The expression behaviors of wheat annexin genes were examined in a set of wheat microarray data downloaded from GEO at NCBI (http://www.ncbi.nlm.nih.gov/geo) and the transcriptome data at PLEXdb (http://www.plexdb.org) (Probe Set ID see for Additional file 14). The microarray data of wheat gene expression under drought, obtained from experiment TA43 (GSE30872), were generated by the hybridization of RNA from the root samples of drought tolerant 'Luohan No.2' (LH) and drought susceptible 'Chinese Spring' (CS) after the control and PEG treatments for 6 h. The microarray data of wheat gene expression under salt, which data from experiment E-MEXP-971, were generated by the hybridization of RNA from the root and shoot samples of salt tolerant wheat germplasm lines W4909 and salt susceptible 'Chinese Spring' (CS) after the control and salt treatments for 24 h [66]. The microarray data of wheat gene expression under low temperature, which data from experiment TA42 (GSE23889), were generated by the hybridization of RNA from the samples of Winter Manitou (12 W), Spring Northstar (8S), Spring Manitou (Ma), and Winter Northstar (No) after the cold treatment for 0, 2 14, 21, 35, 42, 56 and 70 days, respectively [67]. For experiment TA43 (GSE12508), the microarray data of selected genes in various tissues such as germinating seed coleoptile, germinating seed root, germinating seed embryo, seedling root, seedling crown, seedling leaf, immature inflorescence, floral bracts before anthesis, pistil before anthesis, anthers before anthesis, 3–5 DAP caryopsis, 22 DAP embryo and 22 DAP endosperm were retrieved from experiments including TA3 experiment [41].

For microarray data analysis, the image (cel) files were imported into the online tool PLEXdb (http://www.plexdb.org). Data normalization was carried out by a script using Bioconductor, and R. Bioconductor is an open source project for microarray data analysis, visualization and annotation. It started in fall of 2001 and quickly evolved into a high-profile project. It provides packages for analyzing both Affymetrix GeneChip data (affy, affydata and affycomp packages) and cDNA spotted microarrays. PLEXdb uses its affy package for estimation of expression values by Robust Multi-chip Average (RMA) methods. Heat maps were used to present the expression levels of wheat annexin genes. The maps were generated using Gene Cluster 3.0 (http://softadvice.informer.com/Gene_Cluster_3.0.html). The data were adjusted by median centering of the genes and were clustered by Centroid linkage hierarchical method, and an uncentered Pearson correlation algorithm was used. The result was visualized as a heat map generated by TreeView (http://www.treeview.net/tv/download.asp).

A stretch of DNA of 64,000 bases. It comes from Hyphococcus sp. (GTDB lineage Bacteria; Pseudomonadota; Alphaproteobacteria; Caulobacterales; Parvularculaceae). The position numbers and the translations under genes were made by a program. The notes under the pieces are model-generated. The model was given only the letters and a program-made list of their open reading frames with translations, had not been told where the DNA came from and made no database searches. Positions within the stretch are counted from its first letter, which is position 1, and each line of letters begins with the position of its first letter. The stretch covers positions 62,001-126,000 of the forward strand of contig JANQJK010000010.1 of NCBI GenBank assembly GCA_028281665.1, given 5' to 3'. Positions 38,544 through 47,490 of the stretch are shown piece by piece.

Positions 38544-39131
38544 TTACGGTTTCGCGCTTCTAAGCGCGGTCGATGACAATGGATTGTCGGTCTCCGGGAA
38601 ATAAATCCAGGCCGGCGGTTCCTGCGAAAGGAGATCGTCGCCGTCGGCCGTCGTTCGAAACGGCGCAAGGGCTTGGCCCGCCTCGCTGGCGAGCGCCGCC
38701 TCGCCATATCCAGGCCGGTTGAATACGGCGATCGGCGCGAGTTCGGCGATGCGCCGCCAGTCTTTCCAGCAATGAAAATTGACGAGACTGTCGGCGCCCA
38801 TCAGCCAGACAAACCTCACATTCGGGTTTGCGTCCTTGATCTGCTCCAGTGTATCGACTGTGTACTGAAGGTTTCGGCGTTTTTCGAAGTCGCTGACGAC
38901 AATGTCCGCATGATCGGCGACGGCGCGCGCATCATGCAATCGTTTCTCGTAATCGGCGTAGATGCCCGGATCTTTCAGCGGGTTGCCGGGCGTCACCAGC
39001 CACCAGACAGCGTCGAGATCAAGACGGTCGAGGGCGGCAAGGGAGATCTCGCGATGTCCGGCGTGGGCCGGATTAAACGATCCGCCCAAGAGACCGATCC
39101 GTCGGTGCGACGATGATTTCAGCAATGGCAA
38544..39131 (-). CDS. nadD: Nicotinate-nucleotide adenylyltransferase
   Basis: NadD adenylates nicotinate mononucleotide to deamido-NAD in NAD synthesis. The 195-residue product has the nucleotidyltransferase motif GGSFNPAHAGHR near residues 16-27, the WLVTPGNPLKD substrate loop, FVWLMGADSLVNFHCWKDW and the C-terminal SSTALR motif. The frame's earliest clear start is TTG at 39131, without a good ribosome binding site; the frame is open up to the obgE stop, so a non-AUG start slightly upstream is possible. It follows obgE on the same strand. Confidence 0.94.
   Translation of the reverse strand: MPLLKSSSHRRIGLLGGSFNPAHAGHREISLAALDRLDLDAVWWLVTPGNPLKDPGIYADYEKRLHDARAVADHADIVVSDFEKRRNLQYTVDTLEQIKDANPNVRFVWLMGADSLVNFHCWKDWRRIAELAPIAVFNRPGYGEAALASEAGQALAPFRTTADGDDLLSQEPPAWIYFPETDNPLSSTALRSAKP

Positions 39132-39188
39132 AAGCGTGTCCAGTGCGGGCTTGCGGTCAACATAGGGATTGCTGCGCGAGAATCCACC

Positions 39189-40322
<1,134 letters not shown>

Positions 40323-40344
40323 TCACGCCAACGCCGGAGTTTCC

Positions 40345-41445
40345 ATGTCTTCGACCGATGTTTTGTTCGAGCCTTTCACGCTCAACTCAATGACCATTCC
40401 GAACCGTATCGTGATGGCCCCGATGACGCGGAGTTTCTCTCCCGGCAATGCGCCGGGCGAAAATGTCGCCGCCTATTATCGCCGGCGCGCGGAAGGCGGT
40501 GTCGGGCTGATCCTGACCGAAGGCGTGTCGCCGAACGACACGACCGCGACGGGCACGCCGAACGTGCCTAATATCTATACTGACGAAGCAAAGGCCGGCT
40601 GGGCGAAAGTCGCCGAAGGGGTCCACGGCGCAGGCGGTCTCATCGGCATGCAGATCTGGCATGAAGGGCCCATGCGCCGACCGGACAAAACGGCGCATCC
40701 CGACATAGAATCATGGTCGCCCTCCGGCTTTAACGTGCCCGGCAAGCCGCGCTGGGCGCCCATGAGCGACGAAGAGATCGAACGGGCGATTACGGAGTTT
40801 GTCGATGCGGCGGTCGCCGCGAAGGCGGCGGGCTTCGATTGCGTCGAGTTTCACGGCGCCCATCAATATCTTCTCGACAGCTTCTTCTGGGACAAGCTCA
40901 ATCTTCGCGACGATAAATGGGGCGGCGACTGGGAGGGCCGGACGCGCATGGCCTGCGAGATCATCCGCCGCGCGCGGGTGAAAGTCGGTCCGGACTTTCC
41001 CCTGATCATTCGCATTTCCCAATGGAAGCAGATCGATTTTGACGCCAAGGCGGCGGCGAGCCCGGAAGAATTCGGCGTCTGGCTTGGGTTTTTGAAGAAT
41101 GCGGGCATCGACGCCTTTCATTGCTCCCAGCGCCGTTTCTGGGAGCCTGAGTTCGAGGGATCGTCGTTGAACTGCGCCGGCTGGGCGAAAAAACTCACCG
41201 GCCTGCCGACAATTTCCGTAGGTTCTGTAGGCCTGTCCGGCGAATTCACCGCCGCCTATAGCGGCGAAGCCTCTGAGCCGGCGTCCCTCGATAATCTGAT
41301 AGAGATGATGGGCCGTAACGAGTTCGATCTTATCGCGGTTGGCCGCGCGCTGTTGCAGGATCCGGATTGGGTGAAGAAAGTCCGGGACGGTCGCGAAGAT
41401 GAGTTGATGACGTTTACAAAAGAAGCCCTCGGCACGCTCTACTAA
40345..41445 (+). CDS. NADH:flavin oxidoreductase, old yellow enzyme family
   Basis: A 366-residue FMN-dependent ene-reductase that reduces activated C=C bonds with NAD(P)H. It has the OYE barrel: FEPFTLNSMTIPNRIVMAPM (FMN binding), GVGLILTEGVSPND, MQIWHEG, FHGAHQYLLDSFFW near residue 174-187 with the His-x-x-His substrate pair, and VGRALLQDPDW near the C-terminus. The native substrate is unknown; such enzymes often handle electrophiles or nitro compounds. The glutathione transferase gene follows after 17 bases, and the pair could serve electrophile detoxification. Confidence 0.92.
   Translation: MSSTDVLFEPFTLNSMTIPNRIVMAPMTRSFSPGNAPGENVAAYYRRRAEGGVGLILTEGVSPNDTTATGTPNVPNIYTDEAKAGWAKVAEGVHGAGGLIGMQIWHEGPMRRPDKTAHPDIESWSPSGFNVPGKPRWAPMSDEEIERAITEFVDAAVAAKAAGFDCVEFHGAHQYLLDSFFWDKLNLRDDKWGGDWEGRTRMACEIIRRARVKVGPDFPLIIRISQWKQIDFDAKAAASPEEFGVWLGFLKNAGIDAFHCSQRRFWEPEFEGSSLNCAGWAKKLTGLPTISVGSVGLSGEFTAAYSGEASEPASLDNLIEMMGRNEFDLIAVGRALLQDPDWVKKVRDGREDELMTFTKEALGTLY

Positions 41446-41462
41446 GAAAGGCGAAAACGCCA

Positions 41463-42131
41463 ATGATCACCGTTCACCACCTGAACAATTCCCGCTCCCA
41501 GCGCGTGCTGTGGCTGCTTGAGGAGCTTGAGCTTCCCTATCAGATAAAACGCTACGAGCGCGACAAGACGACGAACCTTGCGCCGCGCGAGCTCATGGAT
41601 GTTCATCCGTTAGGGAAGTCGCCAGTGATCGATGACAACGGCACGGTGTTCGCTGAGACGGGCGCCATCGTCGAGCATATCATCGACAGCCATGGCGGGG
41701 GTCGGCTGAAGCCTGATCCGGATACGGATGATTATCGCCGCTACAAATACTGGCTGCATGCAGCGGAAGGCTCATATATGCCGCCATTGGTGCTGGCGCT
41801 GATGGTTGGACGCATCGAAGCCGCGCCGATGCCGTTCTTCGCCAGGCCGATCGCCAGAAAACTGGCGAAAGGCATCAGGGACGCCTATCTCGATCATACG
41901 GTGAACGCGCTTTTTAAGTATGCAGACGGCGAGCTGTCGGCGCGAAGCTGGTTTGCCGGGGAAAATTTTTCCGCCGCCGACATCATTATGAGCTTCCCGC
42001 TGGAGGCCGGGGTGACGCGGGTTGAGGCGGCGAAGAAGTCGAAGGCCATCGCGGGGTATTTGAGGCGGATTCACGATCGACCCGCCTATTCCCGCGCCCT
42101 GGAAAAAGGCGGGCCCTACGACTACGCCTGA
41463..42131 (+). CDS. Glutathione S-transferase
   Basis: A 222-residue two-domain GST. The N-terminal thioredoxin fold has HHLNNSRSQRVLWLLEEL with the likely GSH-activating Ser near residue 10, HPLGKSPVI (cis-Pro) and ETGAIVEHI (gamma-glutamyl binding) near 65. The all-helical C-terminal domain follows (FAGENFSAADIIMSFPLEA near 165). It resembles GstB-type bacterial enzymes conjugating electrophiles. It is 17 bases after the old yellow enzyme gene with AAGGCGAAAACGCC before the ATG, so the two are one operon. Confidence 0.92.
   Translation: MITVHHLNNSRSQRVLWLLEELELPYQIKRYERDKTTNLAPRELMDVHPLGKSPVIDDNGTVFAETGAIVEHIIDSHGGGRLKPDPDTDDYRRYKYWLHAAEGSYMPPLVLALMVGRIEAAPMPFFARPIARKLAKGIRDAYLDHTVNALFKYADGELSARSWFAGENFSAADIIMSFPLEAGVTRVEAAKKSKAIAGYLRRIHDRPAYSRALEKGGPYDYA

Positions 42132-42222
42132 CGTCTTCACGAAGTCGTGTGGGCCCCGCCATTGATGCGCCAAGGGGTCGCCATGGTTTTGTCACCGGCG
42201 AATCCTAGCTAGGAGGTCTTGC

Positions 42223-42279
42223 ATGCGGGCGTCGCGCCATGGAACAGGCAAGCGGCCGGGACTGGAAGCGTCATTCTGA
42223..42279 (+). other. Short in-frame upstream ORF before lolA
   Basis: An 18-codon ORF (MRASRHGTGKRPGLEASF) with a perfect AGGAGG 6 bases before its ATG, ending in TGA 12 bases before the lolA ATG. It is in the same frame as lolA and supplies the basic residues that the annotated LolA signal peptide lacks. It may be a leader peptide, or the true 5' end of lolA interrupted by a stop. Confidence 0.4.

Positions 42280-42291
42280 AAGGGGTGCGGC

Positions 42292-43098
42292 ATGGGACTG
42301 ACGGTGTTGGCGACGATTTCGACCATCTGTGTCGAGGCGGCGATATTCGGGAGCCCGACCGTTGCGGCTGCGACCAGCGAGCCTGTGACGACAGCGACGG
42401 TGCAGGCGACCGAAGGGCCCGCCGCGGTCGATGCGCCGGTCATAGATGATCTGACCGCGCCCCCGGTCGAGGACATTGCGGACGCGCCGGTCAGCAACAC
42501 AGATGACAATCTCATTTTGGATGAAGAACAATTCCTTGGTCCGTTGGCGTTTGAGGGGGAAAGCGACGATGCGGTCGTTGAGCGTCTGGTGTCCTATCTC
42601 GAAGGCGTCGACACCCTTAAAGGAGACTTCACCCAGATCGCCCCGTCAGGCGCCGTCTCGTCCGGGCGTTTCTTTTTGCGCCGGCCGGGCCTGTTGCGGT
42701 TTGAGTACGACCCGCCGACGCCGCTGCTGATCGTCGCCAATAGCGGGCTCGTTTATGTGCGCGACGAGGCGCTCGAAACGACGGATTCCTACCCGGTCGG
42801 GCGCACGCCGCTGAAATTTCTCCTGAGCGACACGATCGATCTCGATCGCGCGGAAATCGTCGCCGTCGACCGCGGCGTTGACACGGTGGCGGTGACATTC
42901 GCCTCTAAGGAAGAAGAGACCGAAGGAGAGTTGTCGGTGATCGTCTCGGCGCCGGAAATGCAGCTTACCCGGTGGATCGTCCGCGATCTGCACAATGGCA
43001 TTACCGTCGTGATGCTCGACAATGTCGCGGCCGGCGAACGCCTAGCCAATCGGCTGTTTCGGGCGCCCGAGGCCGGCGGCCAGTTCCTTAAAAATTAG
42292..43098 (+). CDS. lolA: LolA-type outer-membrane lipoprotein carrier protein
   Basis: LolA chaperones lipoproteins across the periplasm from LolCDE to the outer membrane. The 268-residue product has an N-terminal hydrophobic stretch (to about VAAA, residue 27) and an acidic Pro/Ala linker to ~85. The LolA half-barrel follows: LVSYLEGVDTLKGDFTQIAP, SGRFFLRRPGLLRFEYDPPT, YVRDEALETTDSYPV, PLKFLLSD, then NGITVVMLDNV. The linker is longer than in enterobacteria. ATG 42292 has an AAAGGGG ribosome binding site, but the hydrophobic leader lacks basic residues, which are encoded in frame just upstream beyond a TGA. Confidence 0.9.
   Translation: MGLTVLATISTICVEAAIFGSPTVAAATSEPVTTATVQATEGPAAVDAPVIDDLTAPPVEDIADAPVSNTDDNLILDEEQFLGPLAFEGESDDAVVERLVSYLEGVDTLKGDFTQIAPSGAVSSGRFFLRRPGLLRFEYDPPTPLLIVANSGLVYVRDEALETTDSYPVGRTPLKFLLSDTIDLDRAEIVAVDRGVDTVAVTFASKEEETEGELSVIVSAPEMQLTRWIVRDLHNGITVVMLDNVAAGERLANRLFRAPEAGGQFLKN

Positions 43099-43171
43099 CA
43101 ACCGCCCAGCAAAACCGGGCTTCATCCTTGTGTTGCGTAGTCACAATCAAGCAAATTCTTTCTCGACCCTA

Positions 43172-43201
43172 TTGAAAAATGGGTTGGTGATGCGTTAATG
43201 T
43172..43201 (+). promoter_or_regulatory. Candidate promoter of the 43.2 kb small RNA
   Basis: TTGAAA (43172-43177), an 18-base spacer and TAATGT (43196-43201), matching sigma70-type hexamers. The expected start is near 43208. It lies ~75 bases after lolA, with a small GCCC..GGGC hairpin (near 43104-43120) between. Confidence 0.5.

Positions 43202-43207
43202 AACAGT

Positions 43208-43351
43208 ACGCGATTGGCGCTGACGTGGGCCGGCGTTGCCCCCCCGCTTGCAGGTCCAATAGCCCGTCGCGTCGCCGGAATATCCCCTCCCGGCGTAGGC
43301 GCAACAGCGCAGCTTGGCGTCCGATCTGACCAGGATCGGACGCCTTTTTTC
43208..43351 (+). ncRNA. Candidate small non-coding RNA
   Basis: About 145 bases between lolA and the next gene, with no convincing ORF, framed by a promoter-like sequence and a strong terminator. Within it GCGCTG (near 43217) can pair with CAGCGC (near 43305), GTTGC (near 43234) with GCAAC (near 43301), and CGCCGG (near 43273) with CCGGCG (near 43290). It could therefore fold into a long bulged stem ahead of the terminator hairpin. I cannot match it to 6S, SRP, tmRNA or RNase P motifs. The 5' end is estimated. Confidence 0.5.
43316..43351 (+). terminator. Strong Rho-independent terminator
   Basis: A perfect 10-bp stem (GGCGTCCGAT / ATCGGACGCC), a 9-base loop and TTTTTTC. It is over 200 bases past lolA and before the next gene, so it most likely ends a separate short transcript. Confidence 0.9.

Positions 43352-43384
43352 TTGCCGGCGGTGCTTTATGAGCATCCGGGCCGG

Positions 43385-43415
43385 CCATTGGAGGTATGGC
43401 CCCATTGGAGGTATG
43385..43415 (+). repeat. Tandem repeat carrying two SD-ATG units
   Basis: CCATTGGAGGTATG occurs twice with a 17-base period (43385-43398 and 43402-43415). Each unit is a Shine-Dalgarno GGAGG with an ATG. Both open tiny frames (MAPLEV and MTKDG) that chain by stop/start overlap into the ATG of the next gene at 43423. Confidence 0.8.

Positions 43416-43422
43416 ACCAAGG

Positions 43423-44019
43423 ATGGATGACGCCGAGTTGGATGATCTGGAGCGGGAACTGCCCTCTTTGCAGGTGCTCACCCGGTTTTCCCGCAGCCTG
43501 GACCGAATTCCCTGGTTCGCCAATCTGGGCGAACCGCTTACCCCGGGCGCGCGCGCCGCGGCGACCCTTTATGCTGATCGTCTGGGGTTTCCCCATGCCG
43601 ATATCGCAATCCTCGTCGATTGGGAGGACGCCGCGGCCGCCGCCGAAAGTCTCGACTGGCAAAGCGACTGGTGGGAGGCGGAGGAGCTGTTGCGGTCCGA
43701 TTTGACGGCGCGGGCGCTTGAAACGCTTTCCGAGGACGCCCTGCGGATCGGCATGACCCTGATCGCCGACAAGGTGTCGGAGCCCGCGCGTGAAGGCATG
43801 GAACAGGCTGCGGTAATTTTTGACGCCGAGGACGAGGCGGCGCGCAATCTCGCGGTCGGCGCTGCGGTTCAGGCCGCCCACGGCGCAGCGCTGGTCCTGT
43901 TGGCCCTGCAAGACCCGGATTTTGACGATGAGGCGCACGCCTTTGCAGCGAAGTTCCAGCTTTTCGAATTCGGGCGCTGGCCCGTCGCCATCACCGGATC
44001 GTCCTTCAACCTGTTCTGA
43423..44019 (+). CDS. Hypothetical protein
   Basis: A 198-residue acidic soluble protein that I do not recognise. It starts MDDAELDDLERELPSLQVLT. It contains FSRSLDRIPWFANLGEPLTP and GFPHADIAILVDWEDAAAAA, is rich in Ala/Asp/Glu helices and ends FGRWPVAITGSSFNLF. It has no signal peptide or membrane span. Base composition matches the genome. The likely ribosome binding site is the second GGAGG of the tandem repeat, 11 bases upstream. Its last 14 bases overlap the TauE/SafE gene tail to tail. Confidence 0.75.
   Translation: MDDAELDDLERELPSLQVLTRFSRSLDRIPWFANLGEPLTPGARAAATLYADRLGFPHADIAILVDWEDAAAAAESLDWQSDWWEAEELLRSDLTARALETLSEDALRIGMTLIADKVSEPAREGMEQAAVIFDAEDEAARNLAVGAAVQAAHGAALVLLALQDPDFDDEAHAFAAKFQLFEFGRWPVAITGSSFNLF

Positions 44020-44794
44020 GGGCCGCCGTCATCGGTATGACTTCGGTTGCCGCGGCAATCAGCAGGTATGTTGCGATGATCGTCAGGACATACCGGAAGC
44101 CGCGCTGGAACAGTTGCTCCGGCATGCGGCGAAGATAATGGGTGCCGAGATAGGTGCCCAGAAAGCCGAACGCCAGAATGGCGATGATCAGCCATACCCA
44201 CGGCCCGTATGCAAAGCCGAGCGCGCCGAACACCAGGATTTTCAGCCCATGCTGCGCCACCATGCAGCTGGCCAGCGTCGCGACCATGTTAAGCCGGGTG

Plant materials and treatments

Seeds of wheat line Jinghua 9 were used in this study. Tissue-specific expression patterns of annexin genes were analyzed in 7- and 14-day-old root, stem, leaf and stamen before flowering. To analyze the abiotic stress responses, seeds of Jinghua 9 were germinated and well planted in greenhouse at 25 °C with a photoperiod of 16 h light/8 h dark. For salt treatment, 14-day-old seedlings were treated with 250 mM NaCl solution. For drought stress, the seedlings were incubated in 25 % (w/v) PEG-6000 solution. The seedlings were grown at 4 °C for cold stress. For ABA treatment, the seedlings were sprayed with 0.1 mM ABA solution. For each treatment mentioned above, seedlings were treated for 0, 1, 2, 10 and 24 h. Control seedlings were exposed to none of these treatments. After treatment, all samples were immediately frozen in liquid nitrogen and stored at - 80 °C.

Two wheat TGMS lines BS366 (BS366-2-8) and BS400 (BS400-640), two recovery lines GLSD and Taiyuan806, and the two hybrid lines BS366 × GLDS and BS366 × Taiyuan806 were provided and stored by our labs. The sterilities of BS366 and BS400 were affected by temperature and photoperiod. Plants of BS366, BS400, GLSD, Taiyuan806, BS366 × GLDS and BS366 × Taiyuan806 were cultivated in fields under fertile (high-temperature and long-photoperiod zone, comprising 20 °C with a 12 h photoperiod) and sterile (low-temperature and short-photoperiod zone, comprising 10 °C with a 10 h photoperiod) conditions. Their various organs such as root, stem, leaf, anther, spike (not including anther) at the stamen and pistil initiation stage, anther separation stage, meiosis stage, uninucleate stage and 12DAP immature seed were collected. The anthers of these plants were stained with I2-KI.

RNA isolation and real-time PCR

Real-time PCR was performed to confirm the differential expression of representative wheat annexin genes using gene-specific primers (Additional file 15). Total RNA was isolated using TRIzol reagent (Bio Basic Inc, Canada). First-strand cDNA was synthesized using reverse transcriptase (Takara, China) according to the manufacturer’s instructions. Real-time PCR analysis was conducted using an Eco Real-Time PCR system (Illumina, San Diego,CA, USA) with TaKaRa SYBR® Premix Ex Taq™ (Tli RNase H Plus) (TaKaRa, Dalian, China). The expression level of wheat actin gene (GenBank accession: 542814) was used as the internal control. Real-time PCR was performed in a 48-well plate using Eco Real-Time PCR Technology (Illumina). The thermal cycling conditions of 95 °C for 30 s followed by 40 cycles of 95 °C for 5 s, 58 °C for 30 s were used. Then melting curve of 95 °C for 15 s, 60 °C for 60 s and 95 °C 15 s were used. The relative gene expression levels were analyzed according to the 2−ΔΔCT method [68].

Abbreviations

ABA, abscisic acid; ESTs, expressed sequence tags; Real-time PCR, quantitative real-time PCR; TGMS, thermosensitive genic male sterile; WSS, whole genome survey sequences

Declarations

Acknowledgements